He rode a few thoroughbreds at Mexico City’s Hipódromo de las Américas in Mexico City but moved to California in 1990. By 1994, Espinoza was the leading apprentice jockey at Bay Meadows and Golden Gate Fields. His skill as a jockey grew slowly but steadily.
He was no wunderkind, no sudden superstar. A trainer Espinoza worked with in those early days, Steve Specht, described him as “just a hardworking kid who was out there every day. But he kept getting better and better, and soon people started seeing the talent he had.”
Espinoza himself echoed that assessment in an interview.
And that one race at a time is how he came to win the Kentucky Derby three times and the Preakness three times. He only won the Belmont Stakes once, but in 2015, the same year, he aced the Kentucky Derby and the Preakness, winning the US Triple Crown aboard American Pharoah.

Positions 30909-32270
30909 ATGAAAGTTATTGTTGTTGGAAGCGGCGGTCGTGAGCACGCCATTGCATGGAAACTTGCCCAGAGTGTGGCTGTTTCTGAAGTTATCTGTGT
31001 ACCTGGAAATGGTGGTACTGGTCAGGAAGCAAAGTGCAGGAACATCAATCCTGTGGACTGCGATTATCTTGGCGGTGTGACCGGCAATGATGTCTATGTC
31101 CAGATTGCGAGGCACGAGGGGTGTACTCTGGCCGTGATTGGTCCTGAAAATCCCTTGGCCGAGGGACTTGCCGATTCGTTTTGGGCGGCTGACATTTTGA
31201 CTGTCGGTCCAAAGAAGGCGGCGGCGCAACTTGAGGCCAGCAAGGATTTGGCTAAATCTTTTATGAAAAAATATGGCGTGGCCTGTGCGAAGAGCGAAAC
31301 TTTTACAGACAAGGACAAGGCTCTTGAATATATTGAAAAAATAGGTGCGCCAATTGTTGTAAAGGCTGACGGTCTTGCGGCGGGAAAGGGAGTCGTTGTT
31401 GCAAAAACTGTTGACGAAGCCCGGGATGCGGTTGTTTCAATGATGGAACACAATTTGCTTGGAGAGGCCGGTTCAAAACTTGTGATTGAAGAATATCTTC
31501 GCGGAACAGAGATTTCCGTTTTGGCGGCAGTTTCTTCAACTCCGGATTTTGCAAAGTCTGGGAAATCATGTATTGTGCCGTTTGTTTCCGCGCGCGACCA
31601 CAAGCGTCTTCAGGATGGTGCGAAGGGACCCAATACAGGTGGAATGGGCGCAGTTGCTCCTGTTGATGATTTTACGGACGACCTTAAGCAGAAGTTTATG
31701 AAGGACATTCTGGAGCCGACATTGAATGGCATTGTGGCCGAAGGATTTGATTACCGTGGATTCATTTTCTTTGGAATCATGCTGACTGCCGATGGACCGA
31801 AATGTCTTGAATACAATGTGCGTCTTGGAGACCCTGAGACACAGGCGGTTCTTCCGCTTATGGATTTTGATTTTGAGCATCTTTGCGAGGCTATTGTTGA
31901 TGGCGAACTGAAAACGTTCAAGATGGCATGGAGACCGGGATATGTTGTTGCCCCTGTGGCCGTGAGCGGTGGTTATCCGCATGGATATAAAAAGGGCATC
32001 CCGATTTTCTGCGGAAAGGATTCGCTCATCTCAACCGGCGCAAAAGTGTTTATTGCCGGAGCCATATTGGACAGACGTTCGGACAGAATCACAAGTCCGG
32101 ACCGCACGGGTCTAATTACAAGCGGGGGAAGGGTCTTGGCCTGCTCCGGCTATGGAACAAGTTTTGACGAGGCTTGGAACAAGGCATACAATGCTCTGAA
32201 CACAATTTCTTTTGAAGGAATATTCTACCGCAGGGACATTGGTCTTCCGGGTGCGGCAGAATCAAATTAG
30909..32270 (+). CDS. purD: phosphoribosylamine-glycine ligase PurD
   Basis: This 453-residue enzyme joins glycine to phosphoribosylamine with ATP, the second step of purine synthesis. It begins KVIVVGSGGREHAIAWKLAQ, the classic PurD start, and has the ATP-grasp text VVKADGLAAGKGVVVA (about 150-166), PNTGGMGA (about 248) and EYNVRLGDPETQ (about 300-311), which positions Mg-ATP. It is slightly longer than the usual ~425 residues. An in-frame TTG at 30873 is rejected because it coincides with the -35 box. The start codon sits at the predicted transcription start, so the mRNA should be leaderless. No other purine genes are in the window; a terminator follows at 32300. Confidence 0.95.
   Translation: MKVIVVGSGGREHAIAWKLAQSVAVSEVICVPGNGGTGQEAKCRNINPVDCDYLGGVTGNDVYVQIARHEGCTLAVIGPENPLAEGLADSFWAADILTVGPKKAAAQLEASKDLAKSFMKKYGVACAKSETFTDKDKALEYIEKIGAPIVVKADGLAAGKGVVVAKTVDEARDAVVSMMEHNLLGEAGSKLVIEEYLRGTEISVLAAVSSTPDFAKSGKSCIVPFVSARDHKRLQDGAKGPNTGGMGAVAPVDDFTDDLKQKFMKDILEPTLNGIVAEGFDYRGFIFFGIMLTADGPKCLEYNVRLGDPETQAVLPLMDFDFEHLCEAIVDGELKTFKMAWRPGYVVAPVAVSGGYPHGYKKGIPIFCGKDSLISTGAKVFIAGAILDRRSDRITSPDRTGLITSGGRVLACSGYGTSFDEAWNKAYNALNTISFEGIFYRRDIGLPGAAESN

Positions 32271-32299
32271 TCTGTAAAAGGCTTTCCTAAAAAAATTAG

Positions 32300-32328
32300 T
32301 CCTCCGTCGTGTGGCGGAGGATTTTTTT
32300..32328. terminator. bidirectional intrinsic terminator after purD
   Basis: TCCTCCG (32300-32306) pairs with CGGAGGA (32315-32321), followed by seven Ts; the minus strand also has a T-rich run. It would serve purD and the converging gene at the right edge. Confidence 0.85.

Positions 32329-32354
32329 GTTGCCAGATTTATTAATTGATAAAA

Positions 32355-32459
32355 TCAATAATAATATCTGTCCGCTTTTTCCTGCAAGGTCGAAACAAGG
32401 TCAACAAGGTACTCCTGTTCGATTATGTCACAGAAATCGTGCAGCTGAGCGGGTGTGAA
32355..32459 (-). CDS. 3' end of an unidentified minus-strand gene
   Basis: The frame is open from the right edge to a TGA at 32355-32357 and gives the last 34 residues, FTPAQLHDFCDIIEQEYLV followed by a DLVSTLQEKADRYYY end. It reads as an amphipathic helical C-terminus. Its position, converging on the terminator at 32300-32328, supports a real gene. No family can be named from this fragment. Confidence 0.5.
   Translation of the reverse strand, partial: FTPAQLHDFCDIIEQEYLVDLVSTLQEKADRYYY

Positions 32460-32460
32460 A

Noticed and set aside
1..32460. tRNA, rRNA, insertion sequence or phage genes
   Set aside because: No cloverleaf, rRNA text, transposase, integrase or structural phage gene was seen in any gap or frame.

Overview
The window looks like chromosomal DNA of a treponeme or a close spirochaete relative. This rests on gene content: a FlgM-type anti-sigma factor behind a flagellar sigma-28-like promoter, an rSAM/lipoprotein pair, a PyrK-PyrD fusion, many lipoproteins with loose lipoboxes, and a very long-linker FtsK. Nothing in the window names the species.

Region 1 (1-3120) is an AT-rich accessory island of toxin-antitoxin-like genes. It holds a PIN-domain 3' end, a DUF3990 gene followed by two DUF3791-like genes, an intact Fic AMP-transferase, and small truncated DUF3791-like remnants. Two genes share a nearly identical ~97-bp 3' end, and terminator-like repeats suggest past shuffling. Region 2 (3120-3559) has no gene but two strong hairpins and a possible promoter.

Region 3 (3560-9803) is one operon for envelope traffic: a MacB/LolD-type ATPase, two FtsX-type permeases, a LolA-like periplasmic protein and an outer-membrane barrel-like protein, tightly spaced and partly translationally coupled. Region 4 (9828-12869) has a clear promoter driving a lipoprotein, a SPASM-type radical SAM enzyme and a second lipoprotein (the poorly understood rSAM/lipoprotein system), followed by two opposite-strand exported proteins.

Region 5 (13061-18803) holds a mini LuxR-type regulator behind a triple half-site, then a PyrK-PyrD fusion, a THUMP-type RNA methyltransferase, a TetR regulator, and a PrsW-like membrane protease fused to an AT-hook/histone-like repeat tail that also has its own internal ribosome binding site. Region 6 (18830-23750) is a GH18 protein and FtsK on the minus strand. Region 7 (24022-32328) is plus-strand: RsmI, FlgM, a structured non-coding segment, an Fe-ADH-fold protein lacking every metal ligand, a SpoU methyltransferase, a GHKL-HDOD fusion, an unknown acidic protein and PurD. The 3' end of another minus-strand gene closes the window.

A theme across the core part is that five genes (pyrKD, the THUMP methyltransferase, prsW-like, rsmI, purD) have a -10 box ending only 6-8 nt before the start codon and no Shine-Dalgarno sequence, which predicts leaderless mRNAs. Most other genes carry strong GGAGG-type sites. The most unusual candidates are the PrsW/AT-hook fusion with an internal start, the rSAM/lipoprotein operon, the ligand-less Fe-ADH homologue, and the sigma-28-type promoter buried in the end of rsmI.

- Career Span: 1974-2016
- Hall of Fame Induction: 1999
- Career Wins: 12,842
- Factoid: Baze’s birth in Vancouver, British Columbia, gives him dual citizenship in the two countries. His American parents were in Vancouver for a competition at Exhibition Park.
Born in 1958 in Vancouver, British Columbia, Russell Avery Baze continued the legacy of the Baze horse racing dynasty passed to him by his father, top jockey-turned-trainer Joe Baze.
Russell began his own horse racing career in Walla Walla, Washington, in 1974. He won his first race that fall at Yakima Meadows.
In 2006, Russell surpassed Laffit Pincay Jr.’s then-current record for most winning rides. The following year, he won eleven races over two days at Bay Meadows (October 17-18, 2007).
- Career Span: 1973-2005
- Hall of Fame Induction: 1991